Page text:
This section is from the book "Materia Medica And Therapeutics - Vegetable Kingdom", by Charles D. F. Phillips. Also available from Amazon: Materia Medica And Therapeutics: Vegetable Kingdom.
ε. As an Oxytocic, or stimulant of the uterine movements, quinine has yet to give its absolute proofs, but a large amount of evidence has been collected, during the last few years, in favor of the belief that it does possess this action. The latest facts on the subject are those related by Dr. Rancillia.1 Remarking that it has often been observed by French and Italian physicians that quinine administered to pregnant women suffering from intermittents caused abortion, but that this had been attributed by other authorities to the direct influence of the malaria, and not to the quinine, Rancillia states that in his practice as a veterinary surgeon at Caen he had often found the labor pains of bitches brought on very actively, even when ergot had failed, by the administration of one and one-half grain doses of quinine at short intervals. This is a matter which certainly deserves to be practically tested by all accoucheurs.
The Therapeutic Action of the other Cinchona Alkaloids needs but very few words after what has been said of the result of recent inquiries. The extensive comparative trials which were made by the Indian Commission, already mentioned, brought out the general fact that all the four alkaloids, quinine, cinchonine, quinidine, and cinchonidine, act essentially in the same manner against intermittents: and as regards activity, the only point of consequence is that cinchonine is a good deal weaker than either of the other three. When we take these facts in conjunction with the valuable observations of Dr. Baxter, which show that the same relations exist between the purely physiological activity of the respective alkaloids, it seems legitimate to regard the question as practically settled; and all further questions concern only the matter of expense, or such special points as the facility with which one or other alkaloid can be prepared for hypodermic use.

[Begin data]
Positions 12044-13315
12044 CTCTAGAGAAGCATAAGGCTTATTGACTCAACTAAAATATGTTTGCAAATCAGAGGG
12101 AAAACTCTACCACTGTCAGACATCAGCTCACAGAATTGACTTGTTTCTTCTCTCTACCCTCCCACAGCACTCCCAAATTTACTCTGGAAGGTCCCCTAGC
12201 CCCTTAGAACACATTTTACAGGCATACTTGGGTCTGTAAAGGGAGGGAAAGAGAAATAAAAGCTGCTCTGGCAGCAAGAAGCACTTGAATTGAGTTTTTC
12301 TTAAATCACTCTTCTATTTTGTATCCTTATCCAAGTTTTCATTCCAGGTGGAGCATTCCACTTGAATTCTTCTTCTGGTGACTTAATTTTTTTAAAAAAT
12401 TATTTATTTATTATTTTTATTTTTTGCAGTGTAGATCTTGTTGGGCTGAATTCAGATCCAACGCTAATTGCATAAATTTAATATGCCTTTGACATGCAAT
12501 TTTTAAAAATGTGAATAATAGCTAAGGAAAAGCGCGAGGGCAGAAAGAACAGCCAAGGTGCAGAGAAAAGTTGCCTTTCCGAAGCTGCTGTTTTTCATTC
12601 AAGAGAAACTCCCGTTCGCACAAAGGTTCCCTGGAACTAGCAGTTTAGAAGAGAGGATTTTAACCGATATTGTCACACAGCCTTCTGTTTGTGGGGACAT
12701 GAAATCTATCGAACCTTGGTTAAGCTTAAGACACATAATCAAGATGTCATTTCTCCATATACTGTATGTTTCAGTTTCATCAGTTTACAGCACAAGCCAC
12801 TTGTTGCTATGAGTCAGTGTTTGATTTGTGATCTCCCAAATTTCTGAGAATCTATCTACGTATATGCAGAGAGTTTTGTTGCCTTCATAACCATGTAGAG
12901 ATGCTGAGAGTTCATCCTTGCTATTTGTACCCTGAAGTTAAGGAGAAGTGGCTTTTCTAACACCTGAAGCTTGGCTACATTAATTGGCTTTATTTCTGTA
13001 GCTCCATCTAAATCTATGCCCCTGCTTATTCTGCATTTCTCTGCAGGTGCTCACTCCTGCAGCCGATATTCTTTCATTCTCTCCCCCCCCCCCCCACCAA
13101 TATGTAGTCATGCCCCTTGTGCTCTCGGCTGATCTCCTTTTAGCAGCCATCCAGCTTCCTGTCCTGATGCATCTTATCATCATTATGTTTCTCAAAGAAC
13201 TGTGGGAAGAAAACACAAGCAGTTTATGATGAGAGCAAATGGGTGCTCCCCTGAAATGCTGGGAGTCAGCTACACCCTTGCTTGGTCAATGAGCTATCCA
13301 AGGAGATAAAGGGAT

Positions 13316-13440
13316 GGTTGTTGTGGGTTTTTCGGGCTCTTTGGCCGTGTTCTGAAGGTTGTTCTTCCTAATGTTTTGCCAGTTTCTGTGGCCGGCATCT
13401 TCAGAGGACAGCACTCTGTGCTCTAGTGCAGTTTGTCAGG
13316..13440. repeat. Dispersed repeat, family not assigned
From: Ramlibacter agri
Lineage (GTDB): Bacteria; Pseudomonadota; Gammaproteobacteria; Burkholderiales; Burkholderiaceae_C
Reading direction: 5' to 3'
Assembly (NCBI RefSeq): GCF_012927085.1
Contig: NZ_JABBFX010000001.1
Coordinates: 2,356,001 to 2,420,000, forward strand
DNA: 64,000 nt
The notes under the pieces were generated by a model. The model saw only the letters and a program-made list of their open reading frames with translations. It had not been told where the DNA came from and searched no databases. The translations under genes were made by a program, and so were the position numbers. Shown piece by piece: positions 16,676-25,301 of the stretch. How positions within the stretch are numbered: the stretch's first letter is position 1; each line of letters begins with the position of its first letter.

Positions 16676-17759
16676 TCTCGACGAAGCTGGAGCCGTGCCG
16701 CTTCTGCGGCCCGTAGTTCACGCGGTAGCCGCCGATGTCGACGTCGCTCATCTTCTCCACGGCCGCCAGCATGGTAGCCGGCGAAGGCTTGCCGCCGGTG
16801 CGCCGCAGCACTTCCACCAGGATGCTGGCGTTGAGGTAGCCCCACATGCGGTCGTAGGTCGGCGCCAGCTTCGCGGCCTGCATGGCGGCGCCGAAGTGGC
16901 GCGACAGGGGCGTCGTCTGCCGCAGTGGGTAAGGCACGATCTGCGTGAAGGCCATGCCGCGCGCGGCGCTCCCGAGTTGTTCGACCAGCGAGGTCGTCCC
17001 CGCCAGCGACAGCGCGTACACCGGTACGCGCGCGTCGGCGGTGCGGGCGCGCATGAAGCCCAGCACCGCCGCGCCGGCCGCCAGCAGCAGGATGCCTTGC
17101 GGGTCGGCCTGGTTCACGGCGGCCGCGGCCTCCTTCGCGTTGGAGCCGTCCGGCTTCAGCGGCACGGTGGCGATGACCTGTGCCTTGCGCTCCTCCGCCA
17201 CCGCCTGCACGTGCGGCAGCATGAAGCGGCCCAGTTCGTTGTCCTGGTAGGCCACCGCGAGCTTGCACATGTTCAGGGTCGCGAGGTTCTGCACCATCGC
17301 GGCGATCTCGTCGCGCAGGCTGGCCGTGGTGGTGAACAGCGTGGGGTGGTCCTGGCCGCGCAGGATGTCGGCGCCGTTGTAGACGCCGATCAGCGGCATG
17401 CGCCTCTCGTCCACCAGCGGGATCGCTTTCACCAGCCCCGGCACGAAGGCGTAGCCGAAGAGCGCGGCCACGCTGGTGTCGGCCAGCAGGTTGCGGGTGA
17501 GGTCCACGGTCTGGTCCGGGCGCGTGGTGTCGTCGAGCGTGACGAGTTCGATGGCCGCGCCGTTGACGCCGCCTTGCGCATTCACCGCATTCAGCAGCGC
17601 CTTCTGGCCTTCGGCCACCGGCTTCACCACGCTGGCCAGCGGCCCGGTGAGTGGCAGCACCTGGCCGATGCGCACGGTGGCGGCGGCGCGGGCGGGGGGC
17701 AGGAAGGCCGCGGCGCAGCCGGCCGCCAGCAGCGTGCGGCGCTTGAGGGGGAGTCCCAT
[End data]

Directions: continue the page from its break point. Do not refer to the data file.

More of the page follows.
The Therapeutic Action of Kinic Acid is still in a very unsettled position. Of course its primary interest arises from the fact that, in cinchona bark, quinine exists in combination with it, and that this kinate of quinine is a particularly soluble salt. At present we cannot say that there is any other virtue in kinic acid beyond this.
The Therapeutic Action of Kinovic Acid is probably much more important. The researches of Kerner (1863) first brought this acid prominently into notice, although it had been thoroughly investigated by Hlasiwetz, from the chemical side, in 1859. Kerner directed attention to the fact that kinovate of lime is the active principle in Deloudre's Extract, a preparation successfully employed in various European countries and in India in diarrhoea and dysentery. It has been further stated that kinovate of lime is useful even in true intermittents; but this requires confirmation. Since the year 1869, when kinovate of lime was introduced into London by Messrs. Hodgkinson, a few physicians have occasionally employed it; but there has been no general adoption of it, and it seems to have been forgotten. I cannot speak from personal experience, but it appears that this remedy may be given in doses of from ten to thirty grains. One circumstance is worthy of special mention: it is suspected by some of the continental authorities that kinovic acid is especially extracted in the making of the cold infusions of bark, and it is known that many good authorities have preferred this preparation to any other, especially in febrile conditions where the alimentary canal was irritable.
1 Practitioner, January, 1874; Union Medicale, 1873, p. 800.
The Therapeutic Uses of the Tannic Acids of Bark have not been studied with any care, although they well deserve it. It is evident that in them resides the powerful and very peculiar kind of astringency which the cinchonas possess, and which enables us at times to administer bark where we could give almost no other tonic. The separate trial of cincho-tannic and kinovi-tannic acids, as remedies for diarrhoeas and other fluxes, is much to be desired.
Preparations and Dose. - Cinchona Flava, gr. v. - xx. (.30 -
1.20.); Extract. Cinchon., gr. ij. - xv. (.12 - 1.); Extr. Cinchon. Fluid., m v.-xx. (.30 - 1.20.); Tinct. Cinchon., 3 ss. - ij. (2. - 8.): Tinct, Cinchon. Co., 3 ss. - ij. (2. - 8.); Decoct. Cinchon. Flavae.
- ij. (30. - 60.);
Decoct. Cinchon. Rubrae,
- ii. (30. - 60.); Infus. Cinchon. Flav., ij. (30. - 60.); Infus. Cinchon. Rub.,
- ij. (30. - 60.); Quiniae Sulphas; Quiniae Valerianas; Piluke Quiniae Sulphatis. - No definite dose or number, as the circumstances under which they are given vary so greatly.
Of Quinine, the form most commonly employed is the neutral sulphate, 2C20H14N2O2,7HO, which, from its insolubility in water, has to be dissolved by the acid - a mineral acid when the medicine is to be given in liquid shape. Whenever we can give quinine in the solid form we may quite trust the stomach fluids to dissolve it, and for most persons this answers very well. Any one who cannot conveniently swallow pills can either take one of the convenient preparations of chocolate which are now made, with a definite dose in each piece, or can effect the same purpose in a rough and ready fashion by enclosing the dose of solid quinine between the two halves of an ordinary chocolate "drop" and eating it up. Chocolate is exactly the right thing for covering the taste of quinine
By patients who are severely ill with acute disease we often cannot get sweet things taken, and if we have any difficulty in getting the requisite doses taken by the mouth it is better to administer them in enema. But the sulphate is not a good form in which to administer quinine in some acute diseases, as it is not sufficiently well borne by the stomach.